Levko had in his gardens an extensive collection of fruit trees of many species, many species of berries and decorative plants which were sent to him from many countries of the world. Being a man of encyclopedic knowledge, Levko applied himself not only to practical horticulture but to writing books as well. His last book was to be on pomology (scientific study and cultivation of fruit) but he was not destined to finish it.
The political upheavals and revolutions of 1917, seizure of power by the Bolsheviks, which was followed by the Civil War, were hardly conducive to fruit cultivation and scientific study of it. Besides, the Bolsheviks nationalized everything that could be nationalized. Levkos’ estate together with his gardens were nationalized too. He did his best trying to prevent the gardens from being vandalized or cut down for wood. Banditry, lawlessness and pauperization were rampant and claimed untold number of lives. One of them was Levko’s. One evening around Christmas 1920, Levko, who was working in his study, was shot dead. The murder of a horticulturist, who by that time had long abandoned any political interests or ambitions, was not investigated. There were too many such unprovoked murders in those days.
Levko’s gardens were turned into what officially was called the Mliyiv Research Garden Station, and later the Central State Arboretum and Nursery of Ukraine. The directorship of the Nursery was offered to Levko’s son, Volodymyr.
Volodymyr accepted the offer though for him it was not an easy decision to make. But it was the only way to continue what his father had started, and it gave Volodymyr a chance to save and develop his father’s achievements.
Volodymyr was born in Mliyiv in 1891. He grew up to love nature and gardening. When he was eight, he told his father that when “I grow up, I will cover the whole world with gardens.” Volodymyr was educated at the Kyiv Polytechnic, majoring in agronomy.
As head of the Nursery, he faced a daunting task of getting things in what used to be the Symyrenko’s estate and gardens restarted again. After Levko’s death, vandalism and neglect had done a lot of damage — Levko’s library had been destroyed; many trees in the gardens had been cut for timber. A lot had to be started from scratch. But Volodymyr rose to the challenge and in several years turned the Nursery into a flourishing business, even though it was “state-run.” He had a small electric power station and a wine distillery built as well as everything else that was needed for running a plant nursery successfully and without disruptions. He had old buildings restored and new ones built within the limits of what once used to be the Symyrenko’s estate.
Volodymyr, like his father, was an excellently educated person with a fluent knowledge of several European languages. He kept contacts with horticulturists in Moldavia, Georgia, Central Asians republics (then all of them being the “Soviet Socialist Republics of the Soviet Union”) and in several foreign countries. Volodymyr Symyrenko’s scientific and practical work in horticulture was highly praised, he acquired the status of one of the world’s leading authorities in many aspects of horticulture.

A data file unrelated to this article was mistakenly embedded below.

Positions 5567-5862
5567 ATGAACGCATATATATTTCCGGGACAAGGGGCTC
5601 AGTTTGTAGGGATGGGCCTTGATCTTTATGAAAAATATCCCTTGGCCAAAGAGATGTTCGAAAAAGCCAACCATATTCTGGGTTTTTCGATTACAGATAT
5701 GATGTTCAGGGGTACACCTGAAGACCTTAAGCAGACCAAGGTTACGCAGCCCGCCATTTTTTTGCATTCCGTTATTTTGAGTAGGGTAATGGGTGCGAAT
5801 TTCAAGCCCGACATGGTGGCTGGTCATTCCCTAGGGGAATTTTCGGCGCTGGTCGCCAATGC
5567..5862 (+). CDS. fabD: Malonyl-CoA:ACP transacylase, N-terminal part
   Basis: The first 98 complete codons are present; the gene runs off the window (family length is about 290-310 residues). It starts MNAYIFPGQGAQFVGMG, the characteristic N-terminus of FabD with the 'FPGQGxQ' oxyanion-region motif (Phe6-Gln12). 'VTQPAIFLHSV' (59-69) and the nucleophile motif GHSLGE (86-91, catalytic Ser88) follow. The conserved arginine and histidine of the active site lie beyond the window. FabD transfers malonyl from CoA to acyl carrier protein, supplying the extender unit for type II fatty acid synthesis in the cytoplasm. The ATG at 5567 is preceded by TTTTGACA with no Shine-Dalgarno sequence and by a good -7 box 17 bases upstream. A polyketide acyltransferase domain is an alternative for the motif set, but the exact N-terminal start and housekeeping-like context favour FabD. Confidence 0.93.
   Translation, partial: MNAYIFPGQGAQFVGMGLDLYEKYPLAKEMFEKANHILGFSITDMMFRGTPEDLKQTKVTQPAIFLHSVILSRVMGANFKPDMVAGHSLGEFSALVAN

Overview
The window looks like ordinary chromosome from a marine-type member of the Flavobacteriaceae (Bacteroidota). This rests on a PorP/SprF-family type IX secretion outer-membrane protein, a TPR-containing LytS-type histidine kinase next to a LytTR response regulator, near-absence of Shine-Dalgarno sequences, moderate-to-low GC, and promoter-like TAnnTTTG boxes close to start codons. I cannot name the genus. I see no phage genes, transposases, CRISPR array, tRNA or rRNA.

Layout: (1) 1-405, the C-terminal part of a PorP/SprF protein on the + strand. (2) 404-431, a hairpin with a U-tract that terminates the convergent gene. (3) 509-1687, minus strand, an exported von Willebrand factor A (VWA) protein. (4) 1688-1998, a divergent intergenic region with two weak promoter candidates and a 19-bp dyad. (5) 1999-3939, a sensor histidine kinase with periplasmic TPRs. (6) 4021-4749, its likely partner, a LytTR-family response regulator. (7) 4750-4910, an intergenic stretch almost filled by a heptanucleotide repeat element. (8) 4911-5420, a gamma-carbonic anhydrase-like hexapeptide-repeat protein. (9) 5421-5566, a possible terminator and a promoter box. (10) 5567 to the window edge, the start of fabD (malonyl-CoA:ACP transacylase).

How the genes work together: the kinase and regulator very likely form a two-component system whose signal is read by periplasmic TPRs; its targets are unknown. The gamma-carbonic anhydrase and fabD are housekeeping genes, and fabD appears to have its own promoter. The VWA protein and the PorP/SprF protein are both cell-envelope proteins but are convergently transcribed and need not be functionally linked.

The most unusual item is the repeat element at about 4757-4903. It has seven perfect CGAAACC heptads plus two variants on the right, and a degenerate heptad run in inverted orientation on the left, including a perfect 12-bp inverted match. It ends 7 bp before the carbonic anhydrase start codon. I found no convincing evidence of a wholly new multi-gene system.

But in the early 1930s, at the initial stages of the Great Terror that was unleashed by the Stalinist repressive regime in the mid-1930s, Volodymyr Symyrenko found himself harassed by the soviet authorities. He and his family were forced to leave Mliyiv. They settled down in the vicinity of Kyiv. Volodymyr tried to continue his research and establish a new horticultural station but his work was cut short by his arrest. In January 1933 the NKVD (NKVD was the precursor of the KGB) secrete police agents ransacked the house, searching for “evidence” that would implicate Volodymyr in “Ukrainian bourgeois nationalist activities hostile to the soviet power.” The family archives were thoroughly searched and the documents that established Volodymyr’s “nationalistic leanings” were seized. Volodymyr was bundled into the NKVD car and driven off in the middle of the night (it was the NKVD standard practice to make such arrests at night). His wife Mariya and two children — Tetyana, aged 7 and Oles, aged sixteen months — were thrown out of the house. They had to walk all the way to Kyiv where they were given a shelter by Mariya’s mother.
In 1938 Volodymyr Symyrenko was executed. The reasons for his arrest and execution is anybody’s guess but there were millions of such arrests and executions on trumped-up charges in the Soviet Union. Jealousies, rivalries, “wrong kind of ancestry” (if you were not of a good proletarian stock, you faced a potential threat), preposterous accusations of “nationalistic leanings,” “espionage,” “sabotage” or sheer arbitrariness could result in arrests, incarceration, or ultimate execution.
Whatever it was, Symyrenko’s name was not to be mentioned again in books or in the media until the collapse of the Soviet Union. But Symyrenko lived on in the name of a variety of apples!
Volodymyr’s family eventually found themselves in Canada where Mariya died in 1973. Her daughter Tetyana came to Ukraine in the 1990s and visited Mliyiv, but failed to find any traces of the Symyrenkos there — no tombs, no memorial plaques. Tetyana died in 2001, leaving her memoirs.
The collection of Taras Shevchenko’s poetry Kobzar,
which was published in Saint Petersburg in 1860
with the money donated by Platon Symyrenko.
The sugar refinery in Mliyiv of a very impressive
size which was built in 1860.
Vasyl Symyrenko, founder of the sugar refinery
Aldona, Levko Symyrenko’s wife.
The first volume of Levko Symyrenko’s book,
The Crimean Commercial Fruit Growing, which was
published in Moscow in 1912.
Levko Symyrenko’s house in Mliyiv where he was
murdered. At present, this building houses a
memorial museum devoted to the Symyrenkos;
it is situated in the territory of the Institute of
Pomology named for L. Symyrenko, Academy
of Agrarian Sciences of Ukraine. 1960s.
The delicious apple which was cultivated and grown
by Levko Symyrenko, and named after his father,